The main similarity in the three quality improvement approaches is that they all have the ultimate objective of minimizing waste and enhancing a system’s efficiency. In simple terms, all three methods identify why waste is generated despite the different ways each approach uses to achieve its objectives (Sweeney, 2017). On the other hand, lean is a manufacturing way that employs a systematic manner in how wastes are eliminated. Moreover, the systematic way works by generating flow in the production process. Lean is more of a culture rather than a set of tools and entails a deeper understanding of the way of thinking and the working environment (Brenig-Jones and Dowdall, 2018). Six Sigma utilizes a set of approaches that significantly minimize the degree of faults. In other words, six Sigma offers an organization a structured way of looking at the production process to assist employees in getting over intractable manufacturing issues (Evans and William, 2014). Lean Six Sigma relies on a collaborative team effort to minimize variation while systematically removing wastes in the production process.
In a health care setting, the lean six sigma methodology is best suited since it helps minimize defects that potentially result in medical errors. The method allows professionals to reduce prescription instruction errors in release documents by approximately 50 percent (Evans and William, 2014). Since Lean Six Sigma is centered on eliminating defects, its appropriateness in the health care setting is paramount due to the ability to detect defects that define life and death outcomes among patients (Evans and William, 2014). The quality improvement approach is significant in health care since professionals can utilize the DMAIC to improve the patient experience by ensuring health care processes consistently deliver the desired outcomes.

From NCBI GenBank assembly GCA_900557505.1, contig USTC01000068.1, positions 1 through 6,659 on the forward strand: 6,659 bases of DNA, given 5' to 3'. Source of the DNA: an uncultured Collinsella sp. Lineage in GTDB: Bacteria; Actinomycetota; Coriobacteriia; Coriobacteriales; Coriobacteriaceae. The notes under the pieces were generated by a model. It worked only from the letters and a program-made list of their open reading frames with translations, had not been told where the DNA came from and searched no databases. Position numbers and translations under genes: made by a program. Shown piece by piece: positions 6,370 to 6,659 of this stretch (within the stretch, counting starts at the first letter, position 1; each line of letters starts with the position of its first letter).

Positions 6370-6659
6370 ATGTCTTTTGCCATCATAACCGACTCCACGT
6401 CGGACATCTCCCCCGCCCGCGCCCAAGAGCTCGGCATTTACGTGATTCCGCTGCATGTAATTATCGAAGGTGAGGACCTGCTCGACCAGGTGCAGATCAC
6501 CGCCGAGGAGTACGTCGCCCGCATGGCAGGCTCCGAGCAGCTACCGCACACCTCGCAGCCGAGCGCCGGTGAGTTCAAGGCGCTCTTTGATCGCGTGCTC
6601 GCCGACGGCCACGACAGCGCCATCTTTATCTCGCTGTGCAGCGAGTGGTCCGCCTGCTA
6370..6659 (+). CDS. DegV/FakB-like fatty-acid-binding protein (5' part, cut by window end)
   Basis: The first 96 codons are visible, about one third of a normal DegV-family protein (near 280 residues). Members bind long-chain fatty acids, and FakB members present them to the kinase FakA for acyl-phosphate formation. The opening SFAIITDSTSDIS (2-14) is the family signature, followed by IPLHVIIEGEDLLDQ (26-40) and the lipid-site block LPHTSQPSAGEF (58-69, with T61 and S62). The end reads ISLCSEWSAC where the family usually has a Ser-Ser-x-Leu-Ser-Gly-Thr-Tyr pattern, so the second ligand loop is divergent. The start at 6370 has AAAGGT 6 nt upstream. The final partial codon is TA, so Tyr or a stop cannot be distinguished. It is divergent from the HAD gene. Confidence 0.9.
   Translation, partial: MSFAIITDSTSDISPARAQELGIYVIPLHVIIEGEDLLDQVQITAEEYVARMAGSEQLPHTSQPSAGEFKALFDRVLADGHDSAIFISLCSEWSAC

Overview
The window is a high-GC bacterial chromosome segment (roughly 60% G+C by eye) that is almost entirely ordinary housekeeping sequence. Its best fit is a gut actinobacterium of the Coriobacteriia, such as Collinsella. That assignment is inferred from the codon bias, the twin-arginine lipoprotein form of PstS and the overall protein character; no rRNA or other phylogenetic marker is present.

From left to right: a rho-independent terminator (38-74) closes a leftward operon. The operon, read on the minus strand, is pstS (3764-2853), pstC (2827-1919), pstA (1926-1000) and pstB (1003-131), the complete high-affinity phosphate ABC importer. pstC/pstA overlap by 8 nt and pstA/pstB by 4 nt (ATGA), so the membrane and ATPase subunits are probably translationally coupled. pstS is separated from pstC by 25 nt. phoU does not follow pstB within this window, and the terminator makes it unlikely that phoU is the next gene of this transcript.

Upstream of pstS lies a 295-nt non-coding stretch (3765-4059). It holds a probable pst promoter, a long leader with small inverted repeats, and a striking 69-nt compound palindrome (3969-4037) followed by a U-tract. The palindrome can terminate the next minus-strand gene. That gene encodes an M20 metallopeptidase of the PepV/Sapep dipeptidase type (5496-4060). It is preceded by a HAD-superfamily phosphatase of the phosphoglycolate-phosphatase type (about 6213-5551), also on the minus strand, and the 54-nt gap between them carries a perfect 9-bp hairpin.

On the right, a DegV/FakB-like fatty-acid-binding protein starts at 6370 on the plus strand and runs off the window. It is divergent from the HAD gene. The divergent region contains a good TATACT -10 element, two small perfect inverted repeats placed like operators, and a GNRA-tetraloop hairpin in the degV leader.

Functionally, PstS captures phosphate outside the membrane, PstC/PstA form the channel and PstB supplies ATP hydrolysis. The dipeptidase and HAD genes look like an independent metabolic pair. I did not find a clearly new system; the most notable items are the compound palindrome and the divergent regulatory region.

Brenig-Jones, M., & Dowdall, J. (2018). Lean Six Sigma for leaders. John Wiley & Sons.
Evans, J. R., & William, M. L. (2014). Introduction to Six Sigma & Process Improvement. 2nd ed. Cengage Learning.
Sweeney, B. (2017). Lean six sigma quickstart guide: The simplified beginner’s guide to Lean Six Sigma. ClydeBank Media, LLC.